On the third day of our honeymoon in Norfolk, after sailing out to see the seals and then enjoying a brisk coastal walk, we explored the little village of Stiffkey. We stumbled on a gorgeous old church, parts of which date from the 15th century, and spent a glorious half hour wandering the grounds. The cemetery was particularly moving; many of the gravestones had inscriptions from the 17th and 18th centuries. An especially sad one marked the memory of a 21 year old woman who was buried there along with her infant - the stone read:
A loving Wife, a Mother dear,It sounds morbid, but the churchyard was such a peaceful place. The day was brilliantly sunny and you could hear only the birds in the trees - it was almost as it time paused there. As we walked towards the gate to leave, Jon began singing a hymn under his breath:
A faithful Friend lies buried here;
Here days with me, was short and sweet
I hope in Heaven with her to meet.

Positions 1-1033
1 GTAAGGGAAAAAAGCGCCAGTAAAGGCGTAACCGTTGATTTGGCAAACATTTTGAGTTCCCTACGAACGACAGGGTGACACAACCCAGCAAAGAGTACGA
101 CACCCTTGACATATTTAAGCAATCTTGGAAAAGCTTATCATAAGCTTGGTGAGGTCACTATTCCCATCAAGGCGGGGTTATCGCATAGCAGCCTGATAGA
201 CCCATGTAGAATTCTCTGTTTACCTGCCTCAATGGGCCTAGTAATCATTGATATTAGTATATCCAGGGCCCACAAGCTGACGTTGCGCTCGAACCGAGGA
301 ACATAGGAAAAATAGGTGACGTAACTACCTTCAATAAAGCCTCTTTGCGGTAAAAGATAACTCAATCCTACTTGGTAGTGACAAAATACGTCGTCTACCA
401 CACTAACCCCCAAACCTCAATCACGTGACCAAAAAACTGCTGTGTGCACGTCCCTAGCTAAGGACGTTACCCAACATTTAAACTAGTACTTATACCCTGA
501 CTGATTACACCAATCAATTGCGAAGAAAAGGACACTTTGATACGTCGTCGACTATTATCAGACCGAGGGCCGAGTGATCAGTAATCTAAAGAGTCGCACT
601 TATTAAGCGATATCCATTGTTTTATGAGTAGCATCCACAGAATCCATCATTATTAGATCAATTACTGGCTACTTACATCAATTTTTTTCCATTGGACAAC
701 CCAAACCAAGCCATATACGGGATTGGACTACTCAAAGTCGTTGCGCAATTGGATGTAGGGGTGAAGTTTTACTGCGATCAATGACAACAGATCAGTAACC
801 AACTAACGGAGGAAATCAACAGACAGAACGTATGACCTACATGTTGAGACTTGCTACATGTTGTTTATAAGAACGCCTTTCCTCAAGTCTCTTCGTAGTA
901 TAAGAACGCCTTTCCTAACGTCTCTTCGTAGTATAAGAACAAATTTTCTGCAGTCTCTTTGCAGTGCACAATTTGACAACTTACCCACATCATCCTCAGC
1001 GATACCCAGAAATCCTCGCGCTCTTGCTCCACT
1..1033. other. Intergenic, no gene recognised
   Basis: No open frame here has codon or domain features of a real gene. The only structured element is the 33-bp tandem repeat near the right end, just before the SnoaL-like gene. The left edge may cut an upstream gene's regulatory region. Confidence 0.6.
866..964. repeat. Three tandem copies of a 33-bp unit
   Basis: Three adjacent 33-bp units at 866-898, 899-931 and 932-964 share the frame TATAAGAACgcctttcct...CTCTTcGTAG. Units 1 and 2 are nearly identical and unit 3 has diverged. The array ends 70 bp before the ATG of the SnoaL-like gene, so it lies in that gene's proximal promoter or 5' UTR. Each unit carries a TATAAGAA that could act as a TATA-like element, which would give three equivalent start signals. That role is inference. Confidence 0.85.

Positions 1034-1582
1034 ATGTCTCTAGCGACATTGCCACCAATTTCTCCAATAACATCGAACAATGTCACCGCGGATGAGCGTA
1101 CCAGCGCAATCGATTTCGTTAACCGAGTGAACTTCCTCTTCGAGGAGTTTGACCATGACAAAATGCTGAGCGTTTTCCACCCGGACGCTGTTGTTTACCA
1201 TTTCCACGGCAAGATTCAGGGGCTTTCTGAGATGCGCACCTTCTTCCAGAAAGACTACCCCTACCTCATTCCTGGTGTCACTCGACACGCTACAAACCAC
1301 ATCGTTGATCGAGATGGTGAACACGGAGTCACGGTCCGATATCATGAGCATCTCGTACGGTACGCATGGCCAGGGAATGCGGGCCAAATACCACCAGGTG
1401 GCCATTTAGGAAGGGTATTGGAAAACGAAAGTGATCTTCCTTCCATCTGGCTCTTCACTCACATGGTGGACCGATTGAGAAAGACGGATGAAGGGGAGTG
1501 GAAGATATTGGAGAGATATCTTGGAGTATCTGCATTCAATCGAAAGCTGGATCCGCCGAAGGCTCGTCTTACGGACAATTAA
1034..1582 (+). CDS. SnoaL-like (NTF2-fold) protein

O God, our help in ages past,At that moment, I could not have been more present, aware of and grateful for everything I had. I was with my husband on our honeymoon, standing in a beautiful cemetery and gazing up at the church tower reaching towards a clear blue sky, and Jon knew exactly the perfect hymn for the occasion. In that place, surrounded by those who had died centuries earlier, I felt like the luckiest girl in the world.
Our hope for years to come,
Our shelter from the stormy blast,
And our eternal home.
In a post from early November of last year, I wrote, "Today is All Saints' Day and tomorrow is All Souls' Day in the Anglican calendar, so it seems appropriate to remember and honor those who have gone before us. It's also a reminder that the responsibility of love is also a gift - it's an amazing blessing to have these people in our lives, to cherish them so deeply and to be held the same way. It's a gift in the same way that faith is a gift; I don't know how to put it into words, but, as I think about it, love and life and faith and trust and responsibility seem to bleed into each other more and more."
A year on, my belief in this idea has only strengthened and, while it seemed scary when I first published that post, now I find it comforting. I hope that the husband who buried his young wife and baby in 1806 felt not scared but comforted as his family was interred in that quiet churchyard. What gifts he must have had though he grieved for them!
linking up with Bonnie Rose for Travel Tuesdays